From the moment Heather Lind stepped on stage in the Public Theater’s recent production of Othello at the Delacorte Theater in Central Park, it was clear she would be no meek Desdemona. Her opening speech about perceiving “a divided duty” between her father and her husband, typically performed as a helpless plea, became eloquent rhetoric—and suddenly the play was about more than just one man’s jealousy.

For Lind, a 2005 Fordham Theatre grad, the Shakespearean role is somewhat of a homecoming. One of her first plays was a middle-school production of Twelfth Night in which she and her twin sister, Christina Bennett Lind, FCLC ’05, played twins Sebastian and Viola. And in 2010, she appeared in both of the Public Theater’s Shakespeare in the Park productions—as Perdita in The Winter’s Tale and as Jessica, daughter to Al Pacino’s Shylock, in The Merchant of Venice. But while those two characters were wide-eyed ingénues, Lind’s Desdemona is more complex.

“What’s been really interesting doing this production is that Desdemona is often thought of as naive, that she’s blind to the dangers she’s entering upon, and she’s so pure that the accusation of infidelity shatters her,” Lind says. “I think on closer look [at the text], she makes a lot of choices that aren’t innocent, with full knowledge of the risks she’s taking. She disappoints and breaks her father’s heart. She lies sometimes to Othello [about losing the handkerchief, for example]. She’s not a saint. She’s bold. And she really has a lot of opportunities to be surprising.”

Lind’s interpretation has pleased reviewers—The New York Times said it “was a pleasure to see a Desdemona so full of verve and increasing, chin-raising indignation. Ms. Lind has given us an unblushing bride who appreciates her own worth,” while assuring audiences that her “love for Othello is never in doubt.”

It has also resonated with theatergoers, including Rachael Hilliard, GSAS ’18, who recently earned a Ph.D. in English at Fordham, completing her dissertation on the intersection of Shakespeare, new media, and performance. “Desdemona can so easily fade into the background,” Hilliard says, “a Venetian ornament to adorn her father’s house, then Othello’s. Lind’s Desdemona, though, is feisty and even playful with Othello. Even in her (spoiler alert) death scene, she fights tooth and nail for another breath: This is no dying swan scene.”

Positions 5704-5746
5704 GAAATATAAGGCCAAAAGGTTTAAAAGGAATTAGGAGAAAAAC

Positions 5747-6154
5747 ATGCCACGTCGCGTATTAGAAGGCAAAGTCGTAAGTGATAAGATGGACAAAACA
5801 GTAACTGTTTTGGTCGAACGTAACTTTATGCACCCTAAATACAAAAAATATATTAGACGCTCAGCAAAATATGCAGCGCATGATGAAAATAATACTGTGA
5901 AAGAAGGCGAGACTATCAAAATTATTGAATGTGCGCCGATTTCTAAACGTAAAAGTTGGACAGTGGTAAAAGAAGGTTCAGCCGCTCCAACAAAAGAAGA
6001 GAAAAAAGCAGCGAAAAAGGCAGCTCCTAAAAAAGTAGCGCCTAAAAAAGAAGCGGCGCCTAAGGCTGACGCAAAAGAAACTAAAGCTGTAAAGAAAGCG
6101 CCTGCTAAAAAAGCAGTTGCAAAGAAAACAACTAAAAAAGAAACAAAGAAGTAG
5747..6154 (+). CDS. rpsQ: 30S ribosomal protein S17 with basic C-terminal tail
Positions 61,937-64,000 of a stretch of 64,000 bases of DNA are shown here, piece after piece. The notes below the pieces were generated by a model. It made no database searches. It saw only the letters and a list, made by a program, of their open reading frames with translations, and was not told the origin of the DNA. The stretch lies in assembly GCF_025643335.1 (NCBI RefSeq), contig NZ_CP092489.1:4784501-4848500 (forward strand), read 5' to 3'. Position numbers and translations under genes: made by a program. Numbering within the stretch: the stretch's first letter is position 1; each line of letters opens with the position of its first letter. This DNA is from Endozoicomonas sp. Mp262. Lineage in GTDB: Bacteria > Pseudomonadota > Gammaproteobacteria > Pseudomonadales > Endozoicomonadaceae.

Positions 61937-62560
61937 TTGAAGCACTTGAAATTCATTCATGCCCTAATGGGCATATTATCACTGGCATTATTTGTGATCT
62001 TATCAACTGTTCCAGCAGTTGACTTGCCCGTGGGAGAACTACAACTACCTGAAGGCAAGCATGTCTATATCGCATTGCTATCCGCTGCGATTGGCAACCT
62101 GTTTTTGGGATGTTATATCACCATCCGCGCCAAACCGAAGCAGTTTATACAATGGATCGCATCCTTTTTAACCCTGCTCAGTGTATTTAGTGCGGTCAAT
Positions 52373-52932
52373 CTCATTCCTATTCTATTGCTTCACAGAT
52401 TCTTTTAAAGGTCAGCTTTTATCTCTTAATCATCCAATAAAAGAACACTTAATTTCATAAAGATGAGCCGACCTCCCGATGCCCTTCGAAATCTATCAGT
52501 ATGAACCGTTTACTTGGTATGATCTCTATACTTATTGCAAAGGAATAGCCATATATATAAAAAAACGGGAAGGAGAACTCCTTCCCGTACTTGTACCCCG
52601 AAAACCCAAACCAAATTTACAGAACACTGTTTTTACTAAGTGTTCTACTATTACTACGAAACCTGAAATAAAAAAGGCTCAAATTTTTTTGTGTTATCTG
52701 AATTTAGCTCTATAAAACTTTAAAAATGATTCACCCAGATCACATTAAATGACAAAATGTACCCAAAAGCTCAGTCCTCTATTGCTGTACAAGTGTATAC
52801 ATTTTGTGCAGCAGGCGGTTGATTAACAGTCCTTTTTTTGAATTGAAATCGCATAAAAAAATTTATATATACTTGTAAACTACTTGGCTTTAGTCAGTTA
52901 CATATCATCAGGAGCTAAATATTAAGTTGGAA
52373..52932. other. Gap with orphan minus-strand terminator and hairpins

Despite the inevitable ending, Lind’s portrayal is the perfect Desdemona for the current moment, when a greater awareness for women’s diverse voices and experiences has entered the mainstream—including through the #MeToo movement, which Lind has supported. “I often think of women as having muzzles on, the kind they give to really violent dogs,” Lind says. “What’s been a great change to watch is seeing women taking the muzzles off a little. I think that’s the biggest change we could have made as women. So many things have been taken away from us out of the fear to speak out, or the fear of being punished, which has happened in so many cases.

“I’ve noticed that there’s a little bit more respect for what experience a particular woman is having now,” Lind says. “I feel proud to be a part of a lot of conversations that were being had. It’s taught me a lot about really listening more closely to people who have no power.”

It’s something Lind has been doing for a long time through her acting, and what drew her to the profession in the first place—communicating different human experiences. It’s also why she found her philosophy minor at Fordham so helpful. “I don’t think I knew the value of it until I graduated, but it is so informative for my acting and my artistic perspective, for figuring out the basics of making ideas articulable,” Lind explains. “It gave me a real respect for asking the right questions.”

Those questions are particularly important when Lind is acting in a period piece, as she did recently for her starring role in TV’s Turn: Washington’s Spies and in her work in Shakespeare in the Park. It’s something that allows her to see the tragedy of Othello in a more complex way.

“It can be frustrating as a modern woman to feel the injustices of the social restrictions of the time period so deeply,” Lind says. “But Desdemona gets to express how unjust the world can be to her, and to Othello as well. I think the tragedy of the play is that we get to see the potential of what that couple could have been. I think they’re equals in a big way, and it’s such a tragedy to see that fall apart.”

Lind was grateful for the opportunity to take on such a complex role, and to return to the Delacorte, the outdoor theater that’s home to the Public’s Shakespeare in the Park.

“It’s challenging in lots of ways—there are airplanes and raccoons and stuff that you don’t have to deal with at normal theaters,” she says. “But it’s magical. There’s a real supernatural quality about the park. It’s fun and unexpected. And it’s one of the best experiences that I think you can have as an actor in New York—it’s a real thrill to work there.”

Othello ends its run on June 24. This season of Shakespeare in the Park continues with Twelfth Night, running from July 17 through August 19.


Alexandra Loizzo-Desai can be reached at [email protected] or 212-636-6536.